The widening exchange rate was not caused by foreign currency shortages in the economy but by inefficiency in distributing that forex in the economy, Reserve Bank of Zimbabwe (RBZ) Deputy Governor, Khuphukile Mlambo has said.
Speaking during a forum on Government taxation and its effects on women in Zimbabwe held in Bulawayo on Friday, Mlambo revealed that the country has received more foreign currency than for example, Tanzania and Ethiopia whose currencies were stable while the local currency has plummeted in value. Said Mlambo:
If you look between January and February this year, we have already received US$980 million in inflows. At the end of 2019, we had received US$6,9 billion in forex inflows and the country has 14 million people.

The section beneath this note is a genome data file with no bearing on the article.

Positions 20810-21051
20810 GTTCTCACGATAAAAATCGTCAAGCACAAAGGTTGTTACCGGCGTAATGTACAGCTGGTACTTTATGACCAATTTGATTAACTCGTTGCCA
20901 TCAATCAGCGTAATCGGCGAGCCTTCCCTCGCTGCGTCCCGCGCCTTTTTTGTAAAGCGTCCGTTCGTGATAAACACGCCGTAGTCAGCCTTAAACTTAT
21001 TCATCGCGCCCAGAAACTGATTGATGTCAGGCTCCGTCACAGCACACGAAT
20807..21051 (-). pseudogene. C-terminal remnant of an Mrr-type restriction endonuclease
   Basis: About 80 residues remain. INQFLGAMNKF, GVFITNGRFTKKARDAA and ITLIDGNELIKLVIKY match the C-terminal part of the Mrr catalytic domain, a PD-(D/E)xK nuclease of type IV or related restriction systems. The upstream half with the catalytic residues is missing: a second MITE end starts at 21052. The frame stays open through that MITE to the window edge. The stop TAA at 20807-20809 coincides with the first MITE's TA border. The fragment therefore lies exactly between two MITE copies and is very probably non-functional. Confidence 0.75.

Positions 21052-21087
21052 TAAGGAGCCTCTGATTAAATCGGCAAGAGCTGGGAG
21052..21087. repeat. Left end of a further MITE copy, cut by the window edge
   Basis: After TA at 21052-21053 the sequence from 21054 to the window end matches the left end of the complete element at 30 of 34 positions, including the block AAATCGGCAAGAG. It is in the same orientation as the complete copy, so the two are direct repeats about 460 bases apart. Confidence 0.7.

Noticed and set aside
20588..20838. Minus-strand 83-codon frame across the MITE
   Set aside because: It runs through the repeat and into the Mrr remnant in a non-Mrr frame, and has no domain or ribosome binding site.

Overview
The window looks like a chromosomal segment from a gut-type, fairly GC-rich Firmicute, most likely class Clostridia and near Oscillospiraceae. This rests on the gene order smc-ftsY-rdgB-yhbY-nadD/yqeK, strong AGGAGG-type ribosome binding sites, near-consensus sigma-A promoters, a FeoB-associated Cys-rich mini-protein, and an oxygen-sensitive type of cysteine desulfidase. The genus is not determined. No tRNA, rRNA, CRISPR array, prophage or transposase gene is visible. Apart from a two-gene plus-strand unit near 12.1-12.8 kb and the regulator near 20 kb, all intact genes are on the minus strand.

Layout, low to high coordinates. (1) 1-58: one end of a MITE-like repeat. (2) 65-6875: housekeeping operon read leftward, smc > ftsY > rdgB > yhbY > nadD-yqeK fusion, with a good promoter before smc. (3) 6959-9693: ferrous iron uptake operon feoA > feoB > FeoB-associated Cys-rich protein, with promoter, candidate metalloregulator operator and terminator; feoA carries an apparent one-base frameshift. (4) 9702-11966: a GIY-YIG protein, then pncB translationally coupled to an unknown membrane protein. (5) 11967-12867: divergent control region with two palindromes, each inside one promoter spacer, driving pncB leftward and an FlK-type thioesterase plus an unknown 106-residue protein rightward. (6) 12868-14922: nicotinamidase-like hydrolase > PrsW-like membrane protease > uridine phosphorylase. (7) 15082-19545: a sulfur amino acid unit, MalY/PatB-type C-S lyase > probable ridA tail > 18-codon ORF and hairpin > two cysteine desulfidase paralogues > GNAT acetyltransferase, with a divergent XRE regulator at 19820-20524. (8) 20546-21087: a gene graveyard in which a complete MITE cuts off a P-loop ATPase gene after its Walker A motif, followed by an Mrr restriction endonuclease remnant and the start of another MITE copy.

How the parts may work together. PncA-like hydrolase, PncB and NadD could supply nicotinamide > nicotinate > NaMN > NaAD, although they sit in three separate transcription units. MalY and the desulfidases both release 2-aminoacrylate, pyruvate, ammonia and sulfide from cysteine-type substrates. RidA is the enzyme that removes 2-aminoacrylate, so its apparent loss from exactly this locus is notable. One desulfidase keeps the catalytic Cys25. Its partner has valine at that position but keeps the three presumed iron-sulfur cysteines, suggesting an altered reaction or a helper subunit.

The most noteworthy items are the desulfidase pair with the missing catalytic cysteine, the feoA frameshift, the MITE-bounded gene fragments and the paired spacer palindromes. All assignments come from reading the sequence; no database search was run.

- - - Buy NetOne, Telecel Airtime on WhatsApp using EcoCash.
Send the word Airtime to +263 714 815 229
No extra charges. - - -
If we compare with other countries such as Tanzania and Ethiopia, I didn’t have 2019 figures for Ethiopia, in 2018, Tanzania earned US$3,6 billion in export revenues, Ethiopia earned US$1,7 billion and that same year Zimbabwe earned US$4,2 billion.
So, how possible is it that Tanzania has less foreign currency but their exchange rate is stable? Ethiopia, which has 150 million people, has US$1,7 billion but the exchange rate is stable.
So, clearly, for us it’s not because we don’t have foreign currency, it’s because we don’t have an efficient way of distributing that foreign currency throughout the whole economy. Therefore, that bit can’t be the one causing the current movement of the exchange rate.
Zimbabwe received US$980 million in foreign currency inflows between January and February 2020, a significant amount that was expected to stabilise exchange rates.
Meanwhile, as of Tuesday, the exchange rate was pegged at US$1: ZWL$42.6 according to ZimRates.com